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1 Wake Fields and Beam Dynamics Kai Meng Hock. 2 Overview Research Interests –Wake fields Electromagnetic fields are induced by charged particles interacting.

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Presentation on theme: "1 Wake Fields and Beam Dynamics Kai Meng Hock. 2 Overview Research Interests –Wake fields Electromagnetic fields are induced by charged particles interacting."— Presentation transcript:

1 1 Wake Fields and Beam Dynamics Kai Meng Hock

2 2 Overview Research Interests –Wake fields Electromagnetic fields are induced by charged particles interacting with beam pipes, rf cavities, etc. –Multi-bunch instabilities Wake fields perturb trailing particles, causing them to deviate from the reference trajectory –Transient effects Injection of particles generates strong wake fields that induce jitter in damping rings

3 3 Damping Ring An accelerator Synchrotron radiation dampens beam oscillation Produces extremely stable, narrow beams ~ m injection extraction wiggler RF shaft & cavern A damping ring

4 4 Multi-bunch instabilities Wake field is the E field trailing behind a charged particle. Particles behind perturbed – oscillations grow, particles hit the wall. Feedback system needed to generate sufficient kick to control oscillation Feedback kickDetect position (Karl Bane 1991)

5 5 The problem of coupled bunches Wake field causes bunch amplitudes to grow at a rate of 1.4% per turn. For a beam size of 1 um, the beam will hit the wall after 710 turns, or 1 second. For a damping ring with these parameters: RF shaft & cavern injection extraction wiggler RF shaft & cavern 6.7 km 3700 bunches 600 mA 5 cm Horizontal Tune = 52.4

6 6 Feedback System is Required A simple schematic of a feedback system –Beam position monitor (BPM) detects position of bunch, electronic system processes signal, and kicker … –Kicker provides a deflection to bring the bunch back towards the desired trajectory (Lonza, Bulfone, Gamba 1999)

7 7 Time domain simulation Feedback system limited by technology to provide sufficiently fast response to individual bunches Accurate prediction of growth rates of unstable oscillation needed. Standard analytic formula exists, but assumes constant focusing field around the ring Real lattice contains many separate magnets, produces complex beam dynamics – requires time domain simulation Essential ingredients: Wake functions Equations of motion

8 8 Wake Fields In a real accelerator –Factors wake fields are determined by the geometry and materials of the environment around the beam. –Range short-range effects: within a single bunch long-range effects: between different bunches Main Focus – uniform beam pipe, long range effects. Figures by Maxim Korostelev 2008

9 9 Uniform Beam Pipe Mathematical tools to calculate wake fields: –Wake function gives the force on a bunch as a function of distance from a leading bunch that is offset from the desired path by unit displacement. –Impedance dynamical analysis starts in the frequency domain, where the Fourier transform of the wake function is known as the impedance. z x n n+1 n+2n+3 n+4 Leading bunchTrailing bunch F Traditional approximation: - infinitely thick wall - high frequency limit (Alex Chao 1993)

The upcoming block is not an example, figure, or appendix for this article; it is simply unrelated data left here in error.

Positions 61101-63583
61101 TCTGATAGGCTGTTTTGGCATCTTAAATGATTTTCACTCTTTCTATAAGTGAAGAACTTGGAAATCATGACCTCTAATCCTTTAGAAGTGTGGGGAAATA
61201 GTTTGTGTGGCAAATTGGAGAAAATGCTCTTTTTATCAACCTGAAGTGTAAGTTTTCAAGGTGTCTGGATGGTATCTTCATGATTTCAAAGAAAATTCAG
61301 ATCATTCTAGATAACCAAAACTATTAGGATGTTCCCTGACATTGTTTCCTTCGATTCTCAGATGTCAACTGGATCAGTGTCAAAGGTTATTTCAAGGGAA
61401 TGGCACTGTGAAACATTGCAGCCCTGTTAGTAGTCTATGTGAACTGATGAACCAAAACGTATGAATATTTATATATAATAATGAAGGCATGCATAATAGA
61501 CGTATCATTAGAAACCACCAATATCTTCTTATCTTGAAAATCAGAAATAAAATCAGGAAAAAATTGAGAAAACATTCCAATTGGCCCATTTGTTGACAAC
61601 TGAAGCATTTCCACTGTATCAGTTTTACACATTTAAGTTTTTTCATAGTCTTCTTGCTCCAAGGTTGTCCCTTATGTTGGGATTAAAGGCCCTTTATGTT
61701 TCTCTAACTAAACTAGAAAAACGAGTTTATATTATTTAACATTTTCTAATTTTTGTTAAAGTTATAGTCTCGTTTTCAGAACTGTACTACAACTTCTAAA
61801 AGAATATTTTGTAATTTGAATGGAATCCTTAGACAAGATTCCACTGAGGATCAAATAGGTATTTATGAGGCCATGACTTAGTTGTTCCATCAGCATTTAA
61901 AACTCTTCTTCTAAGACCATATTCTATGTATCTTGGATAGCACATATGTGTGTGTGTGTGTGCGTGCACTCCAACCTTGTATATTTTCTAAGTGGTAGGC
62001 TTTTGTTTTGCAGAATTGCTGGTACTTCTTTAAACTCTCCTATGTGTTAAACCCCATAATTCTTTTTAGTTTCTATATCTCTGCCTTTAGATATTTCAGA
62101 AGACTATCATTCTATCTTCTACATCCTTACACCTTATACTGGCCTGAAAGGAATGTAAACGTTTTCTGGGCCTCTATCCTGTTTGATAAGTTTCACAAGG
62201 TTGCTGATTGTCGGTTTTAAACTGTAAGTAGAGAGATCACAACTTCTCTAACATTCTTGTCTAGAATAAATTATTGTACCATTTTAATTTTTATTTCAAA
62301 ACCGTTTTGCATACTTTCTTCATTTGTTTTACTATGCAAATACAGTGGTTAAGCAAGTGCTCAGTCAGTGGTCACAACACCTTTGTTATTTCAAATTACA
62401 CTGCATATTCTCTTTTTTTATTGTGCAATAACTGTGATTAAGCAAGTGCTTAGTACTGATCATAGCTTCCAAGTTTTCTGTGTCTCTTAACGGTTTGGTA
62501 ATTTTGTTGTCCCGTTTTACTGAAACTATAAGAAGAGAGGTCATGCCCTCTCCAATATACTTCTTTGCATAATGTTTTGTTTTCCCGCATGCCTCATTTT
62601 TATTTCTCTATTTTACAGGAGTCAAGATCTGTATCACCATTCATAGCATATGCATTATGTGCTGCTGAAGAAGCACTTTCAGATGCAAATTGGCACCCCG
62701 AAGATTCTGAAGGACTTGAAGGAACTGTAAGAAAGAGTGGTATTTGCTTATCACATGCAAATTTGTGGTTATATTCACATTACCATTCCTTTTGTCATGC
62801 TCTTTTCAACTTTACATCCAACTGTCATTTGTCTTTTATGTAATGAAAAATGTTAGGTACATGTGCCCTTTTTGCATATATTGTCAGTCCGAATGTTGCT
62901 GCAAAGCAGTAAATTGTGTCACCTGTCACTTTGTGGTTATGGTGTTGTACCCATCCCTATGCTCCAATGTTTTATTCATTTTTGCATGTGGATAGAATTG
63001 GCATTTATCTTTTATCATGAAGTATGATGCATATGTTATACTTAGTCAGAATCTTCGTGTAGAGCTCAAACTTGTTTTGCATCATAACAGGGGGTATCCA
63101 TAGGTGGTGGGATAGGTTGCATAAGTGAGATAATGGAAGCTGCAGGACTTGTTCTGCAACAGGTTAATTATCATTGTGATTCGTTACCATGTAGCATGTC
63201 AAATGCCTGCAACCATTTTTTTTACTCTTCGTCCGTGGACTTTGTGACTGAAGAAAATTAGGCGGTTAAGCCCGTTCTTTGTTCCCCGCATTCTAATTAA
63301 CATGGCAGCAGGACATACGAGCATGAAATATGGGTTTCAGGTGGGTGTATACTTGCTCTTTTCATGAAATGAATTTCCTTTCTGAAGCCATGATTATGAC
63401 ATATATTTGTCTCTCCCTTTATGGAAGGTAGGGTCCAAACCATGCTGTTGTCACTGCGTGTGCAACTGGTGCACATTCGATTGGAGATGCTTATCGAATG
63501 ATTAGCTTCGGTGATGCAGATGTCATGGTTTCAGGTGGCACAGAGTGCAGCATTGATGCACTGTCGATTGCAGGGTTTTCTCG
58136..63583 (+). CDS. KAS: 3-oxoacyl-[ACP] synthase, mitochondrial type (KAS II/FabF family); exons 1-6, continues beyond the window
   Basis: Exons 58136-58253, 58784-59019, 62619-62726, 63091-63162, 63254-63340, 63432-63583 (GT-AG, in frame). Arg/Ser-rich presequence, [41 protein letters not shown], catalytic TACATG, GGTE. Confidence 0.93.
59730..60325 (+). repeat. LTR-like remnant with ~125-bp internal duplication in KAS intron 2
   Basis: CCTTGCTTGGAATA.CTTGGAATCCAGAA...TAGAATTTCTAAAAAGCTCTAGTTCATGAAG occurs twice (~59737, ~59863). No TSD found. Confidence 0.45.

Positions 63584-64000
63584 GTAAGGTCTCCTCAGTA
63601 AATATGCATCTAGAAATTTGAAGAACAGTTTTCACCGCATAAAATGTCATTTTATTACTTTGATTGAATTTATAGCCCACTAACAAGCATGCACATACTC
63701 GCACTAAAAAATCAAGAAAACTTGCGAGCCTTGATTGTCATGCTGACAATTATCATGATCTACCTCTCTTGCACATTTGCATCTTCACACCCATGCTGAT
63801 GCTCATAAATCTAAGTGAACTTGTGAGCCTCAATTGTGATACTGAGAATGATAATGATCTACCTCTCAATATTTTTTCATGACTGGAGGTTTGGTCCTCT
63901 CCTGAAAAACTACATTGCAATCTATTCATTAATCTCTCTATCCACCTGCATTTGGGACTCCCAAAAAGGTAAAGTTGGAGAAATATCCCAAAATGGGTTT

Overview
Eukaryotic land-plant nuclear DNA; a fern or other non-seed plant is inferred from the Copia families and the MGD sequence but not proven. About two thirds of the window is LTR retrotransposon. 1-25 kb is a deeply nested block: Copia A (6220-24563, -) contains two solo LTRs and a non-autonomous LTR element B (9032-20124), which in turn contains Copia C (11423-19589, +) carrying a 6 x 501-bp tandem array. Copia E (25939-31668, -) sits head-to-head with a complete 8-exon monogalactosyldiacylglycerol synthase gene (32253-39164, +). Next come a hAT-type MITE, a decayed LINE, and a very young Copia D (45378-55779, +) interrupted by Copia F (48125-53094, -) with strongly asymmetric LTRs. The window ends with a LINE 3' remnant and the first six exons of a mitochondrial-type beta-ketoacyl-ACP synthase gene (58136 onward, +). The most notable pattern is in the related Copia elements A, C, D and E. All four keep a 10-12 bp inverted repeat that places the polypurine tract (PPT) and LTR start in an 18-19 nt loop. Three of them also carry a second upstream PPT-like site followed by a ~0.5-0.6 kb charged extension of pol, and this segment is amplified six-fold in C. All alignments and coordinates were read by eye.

10 10 Wake sum Equations of motion Magnet strength z x n n+1n+2n+3 n+4 Focus on transverse motion –Assume no coupling between transverse (x) and longitudinal (z) motion. –In real accelerator, though only approximately true, this model is supported by experimental evidence. c F

11 11 Simulation Results Actual lattice Hock and Wolski, Phys. Rev. ST AB 10, (2007) Up 23% Determining growth rates - Can provide more accurate specs for feedback system design - For further improvement: correct wake function needed Traditional approximation N S

12 12 The wall has finite thickness Traditional approximation for resistive wall wake field assumes wall of pipe infinitely thick Traditional formula for strength of wake field (wake function) valid only at high frequency ~ Need for accurate growth rate motivates the use of precise wake function when wall is finite ~ 2 mm NEG coating used to improve vacuum has high impedance – could increase wake function, requires multilayer calculation Published algorithms exist but incomplete. Have to start from first principles and solve Maxwells equations.

13 13 Wave equations Bessels functions Match boundaries etc Solving Maxwells equations - Field decays rapidly through metal wall - Huge differences in a ij give badly conditioned matrix - Arbitrary precision arithmetic required for computation Al NEG

14 14 Wake function results - Frequency domain shows distinct effects of wall and coating - At low frequency, very different from traditional approximation wall coating 2 mm wall wake function much larger at distances required for wake sum to converge growth rates much larger than 23% ! Traditional approx. Been using this The correct one

15 15 Next steps Resistive wall wake field –analytic formulae: low frequency limit, thin coatings –Numerical precision check. Simpler algorithms, formulae Multi-bunch instabilities –Improve reliability, convergence tests (wake, lattice function) –Coupling and nonlinear effects? Transient effects of beam injection –Minimise jitter: correlation with fill patterns? –Further optimisation of time domain simulation

16 16 Injection Wake field Transient effects Problem, if we want low emittance ( m beam) Tools developed now capable of simulating this Explore ways to minimise jitter Jitter Growing amplitudes Injection offset Wake induced

17 17 Future work Generic Research in Accelerator Physics –Explore new physics regimes at higher beam energies, lower emittance, … –Develop new experimental tests for predictions of simulation results (Win, Fukuma, Kikutani, Tobiyama 2001) Feedback off Growing amplitude Measurements at KEKB

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